I made sure to keep myself updated about it so I reached out to the organization who initiated the petition and got myself in touch with people who similarly desire to see this act be passed. Opportunities to talk about all this actually do not just happen during such a month like this when mental health is promoted, but even also through the examples of mainstream celebrities who show value to recovery and openness about it, the popular movies and shows we watch which has a plot or character associated with mental health problems, and even the trends in different media platforms which we could utilize to engage in more meaningful and relevant discussions with other people. One simply needs to be passionate enough to care and vigilant enough to pay attention to such transitioning points about this matter. I myself am working on this, and I believe all of us could start contributing our respective and collective parts, too.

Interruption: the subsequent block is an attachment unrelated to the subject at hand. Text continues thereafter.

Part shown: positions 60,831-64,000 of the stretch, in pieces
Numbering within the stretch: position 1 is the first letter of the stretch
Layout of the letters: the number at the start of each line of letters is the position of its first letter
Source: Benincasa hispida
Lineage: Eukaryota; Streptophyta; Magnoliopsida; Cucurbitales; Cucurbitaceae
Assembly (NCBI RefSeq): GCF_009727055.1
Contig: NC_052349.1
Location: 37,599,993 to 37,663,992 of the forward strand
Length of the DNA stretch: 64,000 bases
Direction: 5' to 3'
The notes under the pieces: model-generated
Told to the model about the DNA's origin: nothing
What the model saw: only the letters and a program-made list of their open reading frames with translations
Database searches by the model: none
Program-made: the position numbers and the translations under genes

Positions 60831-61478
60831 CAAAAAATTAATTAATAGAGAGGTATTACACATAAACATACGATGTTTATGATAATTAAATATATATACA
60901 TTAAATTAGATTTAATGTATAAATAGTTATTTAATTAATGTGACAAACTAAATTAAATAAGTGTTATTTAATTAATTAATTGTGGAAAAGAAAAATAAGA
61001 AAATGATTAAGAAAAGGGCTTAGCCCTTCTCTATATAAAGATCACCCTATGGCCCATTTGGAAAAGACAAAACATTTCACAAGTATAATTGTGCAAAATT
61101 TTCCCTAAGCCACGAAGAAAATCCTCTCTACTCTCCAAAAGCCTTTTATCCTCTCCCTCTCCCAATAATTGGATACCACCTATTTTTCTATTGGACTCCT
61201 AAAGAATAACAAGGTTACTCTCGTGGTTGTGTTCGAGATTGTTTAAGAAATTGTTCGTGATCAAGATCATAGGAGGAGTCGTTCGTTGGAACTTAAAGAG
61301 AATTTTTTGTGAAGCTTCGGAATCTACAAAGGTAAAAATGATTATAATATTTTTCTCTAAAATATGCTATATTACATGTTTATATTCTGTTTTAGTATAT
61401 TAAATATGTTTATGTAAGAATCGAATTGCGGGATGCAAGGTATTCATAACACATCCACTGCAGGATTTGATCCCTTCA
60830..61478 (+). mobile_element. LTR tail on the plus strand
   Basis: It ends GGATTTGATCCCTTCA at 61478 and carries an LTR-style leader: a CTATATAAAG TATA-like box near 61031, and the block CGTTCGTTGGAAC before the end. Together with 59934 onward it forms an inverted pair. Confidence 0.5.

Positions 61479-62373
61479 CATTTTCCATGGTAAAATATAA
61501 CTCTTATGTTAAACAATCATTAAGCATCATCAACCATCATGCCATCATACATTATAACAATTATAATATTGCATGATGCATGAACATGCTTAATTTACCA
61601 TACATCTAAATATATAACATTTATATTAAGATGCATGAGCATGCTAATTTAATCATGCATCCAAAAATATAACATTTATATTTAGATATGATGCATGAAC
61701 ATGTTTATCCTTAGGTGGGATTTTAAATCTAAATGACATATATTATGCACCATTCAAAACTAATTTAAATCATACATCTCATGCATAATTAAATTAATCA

At present, I could say more strongly than ever that I have a mental health problem as much as everyone in this country does, due to all the risks we all similarly have and the stigma which worsens this problem. But at the end of the day, I believe that we all are going to take accountability in standing side by side of each other about this matter when we start caring and sharing. If you find yourself interested to do something about this, you can start by signing this petition or even connecting to mental health advocates. Let us all help build a mental health concerned society! ☺